I just wonder if some things aren't better left to the Nostalgia Forum, especially as the events of the early nineties fade farther into the past. I'm certain that, absent some new information or a fresh take on the demise of CART/founding of the IRL, I, for one, am just not that interested in re-reading the same "discussion" every two weeks or so, especially when it's more snark than substance. So when aportinga suggested a separate thread, that seemed an option, if he was serious, worth supporting.

I disagree that I and others who wish to read and write about the current state of IndyCar are only about "feel-good" stories and "pretty colors and zoom zoom sounds." There's plenty to criticize about the state of the sport. Not all of it requires a rehash of the events of 1993-95, especially one so predictable that TwoCents offered a fairly good description/parody a few months ago.

#553 Buford

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Posted 25 January 2009 - 19:05

Any discussion of current Indy Car has to comment on how bad it is and that quickly morphs into how it got that way. Anything else is no more than what low talent ride buyer will be in what car and what color is it since they are all spec cars with no innovation to discuss There is no discussion possible about engineering challenges or chassis or engine competition. What the hell is there to talk about? What driver did a homosexual themed shower scene commercial? Wait oh that's right we could talk about that... What brand of feminine hygiene spray 15% of the drivers use? Prison sentence options?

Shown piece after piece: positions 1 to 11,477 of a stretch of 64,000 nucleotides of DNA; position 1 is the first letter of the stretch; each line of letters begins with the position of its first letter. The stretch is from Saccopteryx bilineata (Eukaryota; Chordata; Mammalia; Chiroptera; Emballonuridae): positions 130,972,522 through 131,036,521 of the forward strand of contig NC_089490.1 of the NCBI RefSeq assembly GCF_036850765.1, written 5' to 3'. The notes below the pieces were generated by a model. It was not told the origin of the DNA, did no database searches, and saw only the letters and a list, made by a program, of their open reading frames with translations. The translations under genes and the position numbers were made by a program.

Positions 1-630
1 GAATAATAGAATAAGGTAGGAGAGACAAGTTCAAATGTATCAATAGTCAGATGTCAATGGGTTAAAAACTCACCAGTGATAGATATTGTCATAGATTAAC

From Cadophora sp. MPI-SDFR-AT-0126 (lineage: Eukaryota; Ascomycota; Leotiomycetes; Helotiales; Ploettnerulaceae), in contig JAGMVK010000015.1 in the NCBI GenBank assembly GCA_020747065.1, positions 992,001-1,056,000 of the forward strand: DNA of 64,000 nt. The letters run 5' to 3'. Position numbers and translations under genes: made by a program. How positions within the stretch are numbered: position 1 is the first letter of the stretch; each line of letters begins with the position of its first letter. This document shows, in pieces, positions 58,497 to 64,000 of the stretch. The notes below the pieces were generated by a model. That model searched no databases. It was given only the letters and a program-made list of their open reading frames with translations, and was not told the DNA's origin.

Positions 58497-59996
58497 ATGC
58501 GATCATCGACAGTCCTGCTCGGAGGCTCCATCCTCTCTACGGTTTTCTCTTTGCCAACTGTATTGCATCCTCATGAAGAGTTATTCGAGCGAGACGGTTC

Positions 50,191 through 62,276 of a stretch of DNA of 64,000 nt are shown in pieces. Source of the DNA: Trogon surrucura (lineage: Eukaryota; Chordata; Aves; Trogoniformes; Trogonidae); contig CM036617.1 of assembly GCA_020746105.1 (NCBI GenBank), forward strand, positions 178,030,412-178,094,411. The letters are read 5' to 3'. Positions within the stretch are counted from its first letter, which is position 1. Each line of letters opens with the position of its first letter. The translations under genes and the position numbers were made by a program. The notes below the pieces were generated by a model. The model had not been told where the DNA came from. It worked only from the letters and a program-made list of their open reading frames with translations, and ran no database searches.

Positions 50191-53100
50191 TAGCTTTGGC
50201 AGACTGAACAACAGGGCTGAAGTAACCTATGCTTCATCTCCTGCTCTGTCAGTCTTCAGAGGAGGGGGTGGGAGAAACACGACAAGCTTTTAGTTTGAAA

As long as history rewriting shills like McGuire want to try to con new fans into thinking Tony George did not take a sport that was at its all time peak of popularity and financial success and drive it into the toilet because of his own decision to take charge and change it to a concept that was a total marketplace failure, I will respond to that type of distortions of the actual reality. If he wants to comment on color schemes I will not bother you with facts of what really happened. I never commented on this thread until others brought my name up. Go back and look.